While saying goodbye to my little top-loader was sad, it was also an opportunity: to get a front loading washing machine (because they consume less water and are often more energy efficient) and a dryer (for the cat hair). After 3 weeks of research, I decided not to get a combined washer/dryer: although they present well, the energy efficiency they report on is often only the washing machine component; plus the dryer has significantly less capacity than the washer…if you can’t wash what you dry in the same machine without hassle, it seems a little pointless.
So I decided to buy a separate washer and dryer. Even though the current layout of my laundry and items in it limits placement, that’s something I can address later on. DIY Dad helped me by taking down my amazing drying racks (I have saved these, when I redo my laundry completely you will see them again) and fixing the dryer to the wall.
I am prepared to live with this layout and the temporary loss of my drying racks, for the benefits offered in the form of cat hair removal.
It’s not in the most ideal place, but until I redo my laundry and get some cabinetry in there…it’s in the only place it can really go.
Now to report on the results
I am writing this section for Mrs Menagerie, she owns 2 feline overlords and one canine overlord and suffers some of the same problems that I do in terms of pet hair.
Below is a photo of a dress that is covered in cat hair: I had to pick Sir Pouncealot up and carry him inside (something he took with as much grace as he can muster, that is to say none, but there is always a lot of squirming, growling and general grumpiness):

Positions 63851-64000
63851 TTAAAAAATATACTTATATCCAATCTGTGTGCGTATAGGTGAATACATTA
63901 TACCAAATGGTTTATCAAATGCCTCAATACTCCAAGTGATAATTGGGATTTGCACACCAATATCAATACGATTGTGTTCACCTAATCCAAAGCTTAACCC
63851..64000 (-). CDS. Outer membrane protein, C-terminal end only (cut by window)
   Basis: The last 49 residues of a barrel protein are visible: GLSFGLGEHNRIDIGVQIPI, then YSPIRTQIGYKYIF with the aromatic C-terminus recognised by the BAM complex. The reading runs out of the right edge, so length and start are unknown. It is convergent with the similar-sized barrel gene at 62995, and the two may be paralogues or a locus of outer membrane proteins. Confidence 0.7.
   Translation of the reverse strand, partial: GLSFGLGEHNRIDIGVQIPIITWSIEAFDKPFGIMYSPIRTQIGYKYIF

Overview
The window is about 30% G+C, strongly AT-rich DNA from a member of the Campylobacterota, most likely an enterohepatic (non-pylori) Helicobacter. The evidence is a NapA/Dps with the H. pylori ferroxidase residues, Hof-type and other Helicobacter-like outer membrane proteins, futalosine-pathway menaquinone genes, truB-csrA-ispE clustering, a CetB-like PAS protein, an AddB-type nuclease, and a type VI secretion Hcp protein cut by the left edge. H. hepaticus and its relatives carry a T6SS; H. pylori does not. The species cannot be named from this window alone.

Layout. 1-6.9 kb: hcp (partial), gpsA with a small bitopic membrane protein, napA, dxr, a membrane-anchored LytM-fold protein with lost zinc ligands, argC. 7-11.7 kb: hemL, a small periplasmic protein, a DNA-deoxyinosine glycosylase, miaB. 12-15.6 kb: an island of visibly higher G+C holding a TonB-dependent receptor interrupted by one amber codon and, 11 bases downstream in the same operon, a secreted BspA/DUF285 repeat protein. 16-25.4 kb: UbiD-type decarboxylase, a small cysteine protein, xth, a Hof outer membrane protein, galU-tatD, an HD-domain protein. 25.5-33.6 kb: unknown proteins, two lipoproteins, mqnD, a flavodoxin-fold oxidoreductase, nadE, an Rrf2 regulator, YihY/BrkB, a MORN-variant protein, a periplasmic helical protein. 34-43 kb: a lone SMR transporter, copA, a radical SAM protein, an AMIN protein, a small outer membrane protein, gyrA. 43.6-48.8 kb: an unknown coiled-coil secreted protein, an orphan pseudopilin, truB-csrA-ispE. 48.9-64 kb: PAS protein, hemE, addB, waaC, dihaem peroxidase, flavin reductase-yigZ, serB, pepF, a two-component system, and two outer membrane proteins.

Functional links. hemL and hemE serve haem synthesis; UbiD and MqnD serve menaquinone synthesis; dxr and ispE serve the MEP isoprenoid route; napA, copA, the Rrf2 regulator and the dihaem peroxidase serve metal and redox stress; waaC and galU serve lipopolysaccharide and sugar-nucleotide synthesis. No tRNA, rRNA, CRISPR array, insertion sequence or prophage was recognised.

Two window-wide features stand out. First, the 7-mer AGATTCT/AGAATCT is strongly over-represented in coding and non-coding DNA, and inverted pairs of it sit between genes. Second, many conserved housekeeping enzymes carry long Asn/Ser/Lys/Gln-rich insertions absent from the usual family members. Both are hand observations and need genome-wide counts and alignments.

A very extreme before example…
And a close up so you can see the hair:
Below is the same dress, after having been washed and then shoved in the dryer with other black items also suffering from a surfeit of cat hair. This dress was probably the worst example, so the cat hair is not completely gone (you can still see one or two pieces on it) after only one step through the washing/drying process: See my note below the picture for more findings.
Most cat hair: begone!
Most of my clothing is not as covered in cat hair as this dress, so the dryer completely removes the cat hair in one go.
For this dress, next time I wear it I will not get it as covered in cat hair so the next time it goes through the same washing and drying process…ALL the cat hair will be removed (I have actually tested this on other items).
The cat hair and lint left behind from that load of drying (aka: reasons why you empty the lint trap each time you run the dryer)